Just days after a weekend sweep of reigning Ivy League champion Princeton—a series highlighted by a dramatic 11-run comeback in the very first contest—the Harvard baseball team (9-9-1) got fed an uncanny bit of its own medicine yesterday, falling 10-7 to Holy Cross (4-14-1) at Fitton Field.
On Sunday, the Tigers had cruised to a dominant 6-0 advantage over the Crimson in the first few innings, only to see that lead ultimately squandered away in an 10-7 defeat. Yesterday, although the actors may have been different, the script was eerily still the same.
This time, it was the Crimson who jumped out to a seemingly auspicious 6-0 lead, but it was Holy Cross who played the role of Harvard—promptly scoring ten times to erase the deficit and send the real Crimson packing.
In a sense, it was reciprocity in its most upsetting form.
“We slacked off,” sophomore third baseman Zak Farkes said. “No one’s happy about it, but everyone understands what went wrong.”
Harvard had pulverized the Crusaders in a 19-3 drubbing last year, and, by all accounts, Holy Cross was a team that everyone expected to be very neatly put away once again.
“We probably came in with too much confidence,” said junior catcher Schuyler Mann, who went 2-5 with a triple and three RBI. “They stole one from us. Today was just a bad game on our part. We didn’t close it out when we could have.”
Entering the bottom of the fourth, the Crimson had already collected six runs on a collective five-RBI effort by Farkes, Mann and co-captain centerfielder Bryan Hale. Sophomore left fielder Chris Mackey scored the sixth run on an error in the third.
The Crusaders, on the other hand, had barely even grazed sophomore pitcher Javier Castellanos, managing just one hit off the Harvard starter.
“We were playing our game in the beginning: hitting, running, stealing bases, doing our thing,” Farkes said. “We thought that would be the end.”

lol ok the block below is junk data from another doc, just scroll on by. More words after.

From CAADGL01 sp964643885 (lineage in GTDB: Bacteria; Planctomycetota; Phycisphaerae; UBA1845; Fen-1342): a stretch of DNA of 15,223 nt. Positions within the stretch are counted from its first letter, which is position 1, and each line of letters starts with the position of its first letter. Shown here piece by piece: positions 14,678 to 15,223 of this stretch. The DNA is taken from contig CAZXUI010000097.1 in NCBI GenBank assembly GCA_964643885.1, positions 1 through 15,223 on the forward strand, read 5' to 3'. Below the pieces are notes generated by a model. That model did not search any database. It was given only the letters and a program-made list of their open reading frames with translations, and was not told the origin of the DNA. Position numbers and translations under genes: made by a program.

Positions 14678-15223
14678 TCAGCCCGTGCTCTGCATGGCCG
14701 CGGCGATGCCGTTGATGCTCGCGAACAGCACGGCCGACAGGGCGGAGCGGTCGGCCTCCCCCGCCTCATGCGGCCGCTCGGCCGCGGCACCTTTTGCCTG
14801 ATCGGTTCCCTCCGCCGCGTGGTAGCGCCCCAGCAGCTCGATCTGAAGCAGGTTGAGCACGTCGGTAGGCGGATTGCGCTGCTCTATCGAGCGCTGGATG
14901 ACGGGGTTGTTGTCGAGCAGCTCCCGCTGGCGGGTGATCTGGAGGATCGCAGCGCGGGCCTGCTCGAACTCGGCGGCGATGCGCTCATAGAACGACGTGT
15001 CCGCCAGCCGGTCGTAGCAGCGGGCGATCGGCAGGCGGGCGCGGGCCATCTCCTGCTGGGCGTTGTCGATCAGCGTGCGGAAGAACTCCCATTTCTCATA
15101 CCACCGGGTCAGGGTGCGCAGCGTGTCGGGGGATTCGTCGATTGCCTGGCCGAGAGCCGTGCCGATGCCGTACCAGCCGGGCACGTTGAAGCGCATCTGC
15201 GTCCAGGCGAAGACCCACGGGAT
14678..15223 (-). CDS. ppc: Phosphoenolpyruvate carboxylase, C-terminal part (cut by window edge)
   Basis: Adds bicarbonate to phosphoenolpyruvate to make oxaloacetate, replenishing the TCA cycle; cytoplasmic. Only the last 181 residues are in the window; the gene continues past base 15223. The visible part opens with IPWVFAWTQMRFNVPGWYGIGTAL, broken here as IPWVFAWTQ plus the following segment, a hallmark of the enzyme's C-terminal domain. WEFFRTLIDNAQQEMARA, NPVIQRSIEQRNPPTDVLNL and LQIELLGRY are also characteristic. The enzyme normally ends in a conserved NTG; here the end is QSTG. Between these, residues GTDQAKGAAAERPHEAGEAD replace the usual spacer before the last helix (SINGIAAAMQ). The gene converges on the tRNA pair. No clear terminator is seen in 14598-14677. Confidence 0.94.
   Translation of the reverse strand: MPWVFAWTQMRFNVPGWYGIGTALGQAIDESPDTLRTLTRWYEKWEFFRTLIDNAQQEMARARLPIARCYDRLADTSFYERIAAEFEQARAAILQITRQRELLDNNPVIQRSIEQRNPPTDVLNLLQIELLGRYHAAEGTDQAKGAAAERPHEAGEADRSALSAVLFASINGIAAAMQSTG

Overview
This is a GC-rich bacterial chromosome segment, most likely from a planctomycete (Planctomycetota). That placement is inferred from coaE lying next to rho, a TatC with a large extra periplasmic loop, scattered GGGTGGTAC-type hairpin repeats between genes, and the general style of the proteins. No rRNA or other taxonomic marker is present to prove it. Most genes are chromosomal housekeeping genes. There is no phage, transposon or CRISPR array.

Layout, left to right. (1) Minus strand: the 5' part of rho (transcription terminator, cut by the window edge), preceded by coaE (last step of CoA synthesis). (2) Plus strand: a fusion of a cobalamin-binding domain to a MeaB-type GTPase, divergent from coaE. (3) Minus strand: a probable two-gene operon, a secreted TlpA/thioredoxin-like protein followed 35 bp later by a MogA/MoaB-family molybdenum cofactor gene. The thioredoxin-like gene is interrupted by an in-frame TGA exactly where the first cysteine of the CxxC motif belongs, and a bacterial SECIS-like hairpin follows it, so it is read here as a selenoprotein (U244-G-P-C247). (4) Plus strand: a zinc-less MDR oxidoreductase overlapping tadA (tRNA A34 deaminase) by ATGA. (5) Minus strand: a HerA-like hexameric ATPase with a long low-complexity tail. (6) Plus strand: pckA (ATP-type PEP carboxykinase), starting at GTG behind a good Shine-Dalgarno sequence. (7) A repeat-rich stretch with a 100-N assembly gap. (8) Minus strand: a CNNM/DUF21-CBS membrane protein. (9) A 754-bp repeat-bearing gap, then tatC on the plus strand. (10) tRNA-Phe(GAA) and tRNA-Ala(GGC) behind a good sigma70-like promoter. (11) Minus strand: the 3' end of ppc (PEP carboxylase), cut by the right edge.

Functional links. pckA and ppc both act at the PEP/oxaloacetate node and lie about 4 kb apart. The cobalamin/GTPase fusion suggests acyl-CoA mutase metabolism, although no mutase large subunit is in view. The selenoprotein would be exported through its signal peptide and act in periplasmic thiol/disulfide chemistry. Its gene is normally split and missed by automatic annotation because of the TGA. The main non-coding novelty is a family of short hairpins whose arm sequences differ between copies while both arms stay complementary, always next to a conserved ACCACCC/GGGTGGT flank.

But Harvard slept while Holy Cross’s Tom Potvin singled to start a three-run bottom of the fourth—and when the Crusaders’ five-run seventh inning finally came around to complete the come-from-behind victory, it was too late for the Crimson to reverse the trend.
“That’s how baseball goes,” Farkes said. “A couple of walks, a couple of hits, and they pulled ahead. They got momentum late, and we weren’t able to check it.”
After the second inning, the Crusaders had cycled out starter Keith Simard in favor of a more off-speed pitcher, Matt Blake, who did exactly what Harvard couldn’t—shut the door. In seven innings of relief, Blake quietly surrendered just two runs, one earned, on six hits.
“They changed pitchers, and we didn’t do a very good job of sitting back and doing what we had been doing [to succeed],” Mann said. “It was slower pitching, and it got tougher for us to be patient and wait—we got anxious, and we were getting ourselves out while they were stringing together these dinky hits for one big inning.”
With this weekend’s Ivy series beginning with the home opener against Columbia on Friday, one must look at the positives that can be gained from such a loss—a game where everything that was supposed to happen, didn’t.
“You know, sometimes you need a game like that,” Farkes said. “We were definitely the better team. But sometimes it’s best that you wake up, and put yourself in a good position. Especially with the weekend that’s coming up.”
—Staff writer Pablo S. Torre can be reached at firstname.lastname@example.org.